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Food gardening: the artist and canvas

In the recent Greenfile Column, Mark and Ben Cullen address food gardening.
In the recent Greenfile Column, Mark and Ben Cullen address food gardening. - Submitted

By Mark and Ben Cullen

Ben was ‘an artist without a canvas’ – a passion for food, and nowhere to plant.

When he graduated from the Ridgetown Agriculture College there was one thing that set him apart from most of his classmates: he was not leaving school to return to the family farm.

The last few years, Ben has enjoyed container gardening, indoor plants and gardening in small urban yards. This spring, everything changes; now that he has secured a 1,000 square-foot plot 10 minutes from his home in Guelph, Ont.

For Mark, this season will be business as usual – growing loads of vegetables in his one-acre veggie garden, in addition to the remaining nine or so acres of orchards, meadows and flowers.

Two artists, two canvasses. How will we work differently? What can you learn from this?

Ben:

My 1,000 square feet is a big allotment, but my ambitions started out on a much larger scale, so I want to maximize space.

  • “Square foot gardening”. Square Foot gardening was pioneered by Mel Bartholomew, an engineer who applied his mechanical inclinations to vegetable gardening. I am employing this concept in about one quarter of my allotment. Using string to outline a grid of one square foot sections. Planning becomes easy: in each square I will plant 16 carrots, nine onions, four Swiss chard or one broccoli, and so on. This allows for maximum density, and it is easy to plan, organize and maintain. http://www.squarefootgardening.com/
  • Intercropping works very well with certain crops, which I intend to grow elsewhere in the allotment. Two or more plants will be planted in the same space, which will benefit one another mutually. The most popular example is what Native Americans called the “Three Sisters” – planting sweet corn in a block, with climbing beans interspersed, and squash spreading across the ground below. The ‘sisters’ evidently get along very well. The corn provides structure for the beans, and the beans fix nitrogen from the air to feed the corn, while the big leaves of the squash suppress weeds and keep the soil moist.
  • Herbal tea is a heavily consumed item in my household, and as a crop it keeps well once dried. Mint and chamomile are easy to grow and are two of our favourites. The process is simple – harvest the chamomile flower and the Mint leaves, and hang them to dry or process them through a dehydrator. Bingo.
  • A “pollinator’s perimeter” will provide an easy and attractive border, in addition to attracting and sustaining the necessary pollinators to the garden. The easiest way to establish this is to find a bee and pollinator wildflower seed mix, which will contain a blend of black eyed Susan, borage officinalis, butterfly weed, corn poppy, blanket flower, coreopsis, New England aster, wild lupins, coneflowers, and wild bergamot.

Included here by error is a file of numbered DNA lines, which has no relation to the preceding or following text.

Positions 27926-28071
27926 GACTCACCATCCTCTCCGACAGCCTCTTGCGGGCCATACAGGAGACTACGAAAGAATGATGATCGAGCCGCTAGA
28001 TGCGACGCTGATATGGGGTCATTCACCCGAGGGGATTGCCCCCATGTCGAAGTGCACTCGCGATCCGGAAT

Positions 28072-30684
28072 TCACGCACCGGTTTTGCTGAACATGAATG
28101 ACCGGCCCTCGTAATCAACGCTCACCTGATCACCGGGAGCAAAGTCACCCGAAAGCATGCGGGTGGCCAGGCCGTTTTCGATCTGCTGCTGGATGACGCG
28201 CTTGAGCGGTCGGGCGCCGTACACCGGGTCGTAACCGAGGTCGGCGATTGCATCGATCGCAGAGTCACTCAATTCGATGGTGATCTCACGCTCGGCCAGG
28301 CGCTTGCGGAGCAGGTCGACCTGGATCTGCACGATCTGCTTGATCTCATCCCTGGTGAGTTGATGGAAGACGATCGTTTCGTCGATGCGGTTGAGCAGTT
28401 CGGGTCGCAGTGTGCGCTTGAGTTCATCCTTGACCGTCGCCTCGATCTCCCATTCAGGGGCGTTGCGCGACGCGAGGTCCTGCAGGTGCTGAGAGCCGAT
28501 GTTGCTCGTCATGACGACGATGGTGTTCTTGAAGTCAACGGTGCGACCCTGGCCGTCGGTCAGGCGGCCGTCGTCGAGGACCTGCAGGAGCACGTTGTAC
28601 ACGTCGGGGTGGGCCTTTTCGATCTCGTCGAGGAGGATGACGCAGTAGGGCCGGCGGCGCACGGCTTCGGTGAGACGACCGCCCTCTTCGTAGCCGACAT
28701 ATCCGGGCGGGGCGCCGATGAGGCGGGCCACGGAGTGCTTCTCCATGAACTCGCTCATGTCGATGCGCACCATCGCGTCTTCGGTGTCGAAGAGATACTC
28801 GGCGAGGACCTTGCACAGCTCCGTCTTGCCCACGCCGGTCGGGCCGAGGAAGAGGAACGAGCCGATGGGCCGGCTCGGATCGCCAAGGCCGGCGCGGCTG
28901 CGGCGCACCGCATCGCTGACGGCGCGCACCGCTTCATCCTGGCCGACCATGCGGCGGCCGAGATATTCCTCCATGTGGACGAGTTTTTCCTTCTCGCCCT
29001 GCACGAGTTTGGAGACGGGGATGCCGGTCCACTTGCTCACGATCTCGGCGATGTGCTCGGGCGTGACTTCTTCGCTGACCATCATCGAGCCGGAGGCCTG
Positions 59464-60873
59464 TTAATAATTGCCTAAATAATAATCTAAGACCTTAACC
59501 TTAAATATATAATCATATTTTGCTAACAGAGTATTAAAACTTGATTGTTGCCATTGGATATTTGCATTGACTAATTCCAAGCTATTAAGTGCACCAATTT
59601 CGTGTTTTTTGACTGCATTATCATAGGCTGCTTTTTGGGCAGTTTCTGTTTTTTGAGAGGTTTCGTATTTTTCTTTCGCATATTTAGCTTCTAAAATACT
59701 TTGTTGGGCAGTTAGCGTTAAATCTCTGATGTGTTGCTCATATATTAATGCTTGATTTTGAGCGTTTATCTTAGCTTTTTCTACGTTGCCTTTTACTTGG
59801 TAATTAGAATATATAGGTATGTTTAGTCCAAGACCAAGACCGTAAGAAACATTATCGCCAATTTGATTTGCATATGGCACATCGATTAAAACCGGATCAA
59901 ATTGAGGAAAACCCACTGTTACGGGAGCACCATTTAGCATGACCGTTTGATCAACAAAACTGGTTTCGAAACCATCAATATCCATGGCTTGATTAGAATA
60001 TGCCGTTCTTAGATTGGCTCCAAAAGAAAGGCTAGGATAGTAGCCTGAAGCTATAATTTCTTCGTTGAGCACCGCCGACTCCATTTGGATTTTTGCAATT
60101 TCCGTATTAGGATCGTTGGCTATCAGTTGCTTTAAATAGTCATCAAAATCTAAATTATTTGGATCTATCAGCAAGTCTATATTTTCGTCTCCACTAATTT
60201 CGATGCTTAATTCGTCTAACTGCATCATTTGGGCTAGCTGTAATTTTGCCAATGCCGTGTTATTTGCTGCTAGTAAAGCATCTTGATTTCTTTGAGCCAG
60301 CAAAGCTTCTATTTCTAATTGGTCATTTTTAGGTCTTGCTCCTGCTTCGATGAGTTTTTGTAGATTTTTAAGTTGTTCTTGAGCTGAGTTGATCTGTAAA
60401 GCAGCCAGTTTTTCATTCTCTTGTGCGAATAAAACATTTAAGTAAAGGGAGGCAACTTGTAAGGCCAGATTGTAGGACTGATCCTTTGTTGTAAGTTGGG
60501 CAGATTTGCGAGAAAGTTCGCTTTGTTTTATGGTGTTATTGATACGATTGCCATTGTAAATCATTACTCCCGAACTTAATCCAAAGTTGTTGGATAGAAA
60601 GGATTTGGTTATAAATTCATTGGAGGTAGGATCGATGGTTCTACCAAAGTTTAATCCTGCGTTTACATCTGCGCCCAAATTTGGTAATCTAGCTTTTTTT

Mark:

While I have the luxury of space on 10 acres, I also have the luxury of 13 years’ experience on the property and a few more years growing at three previous homes.

  • Perennial crops are well established. I constructed a wire system to support a very healthy and bountiful raspberry crop that comes back year after year. The apple orchard on the West side of the garden is also coming to maturity, with 50 trees. Two years ago, I harvested several bushels of fresh apples.
  • Parallel to the vegetable garden on the northern edge runs an “apple fence”, inspired by Claude Monet’s garden in Giverny, France. It was important to create space for the veggie garden that is visually separate from the rest of the farm. This fence was created by growing dwarf apple trees, trained along two horizontal wires and delineates the vegetable garden from the rest of the property. A nice harvest from my Monet apple fence each season.
  • Crops are rotated throughout the beds to maximize soil fertility and suppress weed and disease pressure. For example, I avoid planting tomatoes after potatoes or peppers, as late blight can overwinter in potatoes and kill the tomatoes. However, planting tomatoes after a legume, such as beans, is beneficial, as the beans will leave the soil enriched by fixing nitrogen out of the atmosphere for the tomato plant’s consumption.

Indeed, every artist needs their canvas. Now, as Monet plotted his garden in Giverny, we are off to the drawing board to finish plotting our gardens for 2018.

Mark Cullen is an expert gardener, author, broadcaster, tree advocate and holds the Order of Canada. His son Ben is a fourth-generation urban gardener and graduate of University of Guelph and Dalhousie University in Halifax. Follow them at markcullen.com, @markcullengardening, on Facebook and bi-weekly on Global TV’s “National Morning Show.”

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